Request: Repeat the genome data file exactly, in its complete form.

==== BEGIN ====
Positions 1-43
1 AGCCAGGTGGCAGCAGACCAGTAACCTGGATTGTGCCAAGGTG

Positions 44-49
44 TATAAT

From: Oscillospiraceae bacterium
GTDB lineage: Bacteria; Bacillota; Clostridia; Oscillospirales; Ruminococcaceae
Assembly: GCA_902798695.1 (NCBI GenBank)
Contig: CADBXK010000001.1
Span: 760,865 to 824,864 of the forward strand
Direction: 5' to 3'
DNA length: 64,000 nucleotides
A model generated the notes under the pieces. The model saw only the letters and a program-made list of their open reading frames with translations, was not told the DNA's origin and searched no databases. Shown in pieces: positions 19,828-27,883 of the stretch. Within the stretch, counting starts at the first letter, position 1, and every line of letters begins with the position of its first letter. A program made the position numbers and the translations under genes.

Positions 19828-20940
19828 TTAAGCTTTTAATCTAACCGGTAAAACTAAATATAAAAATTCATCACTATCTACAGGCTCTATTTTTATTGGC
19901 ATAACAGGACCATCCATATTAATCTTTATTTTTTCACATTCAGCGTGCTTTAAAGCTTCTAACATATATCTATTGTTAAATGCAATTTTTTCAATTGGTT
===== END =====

Positions 1-43
1 AGCCAGGTGGCAGCAGACCAGTAACCTGGATTGTGCCAAGGTG

Positions 44-49
44 TATAAT

From: Oscillospiraceae bacterium
GTDB lineage: Bacteria; Bacillota; Clostridia; Oscillospirales; Ruminococcaceae
Assembly: GCA_902798695.1 (NCBI GenBank)
Contig: CADBXK010000001.1
Span: 760,865 to 824,864 of the forward strand
Direction: 5' to 3'
DNA length: 64,000 nucleotides
A model generated the notes under the pieces. The model saw only the letters and a program-made list of their open reading frames with translations, was not told the DNA's origin and searched no databases. Shown in pieces: positions 19,828-27,883 of the stretch. Within the stretch, counting starts at the first letter, position 1, and every line of letters begins with the position of its first letter. A program made the position numbers and the translations under genes.

Positions 19828-20940
19828 TTAAGCTTTTAATCTAACCGGTAAAACTAAATATAAAAATTCATCACTATCTACAGGCTCTATTTTTATTGGC
19901 ATAACAGGACCATCCATATTAATCTTTATTTTTTCACATTCAGCGTGCTTTAAAGCTTCTAACATATATCTATTGTTAAATGCAATTTTTTCAATTGGTT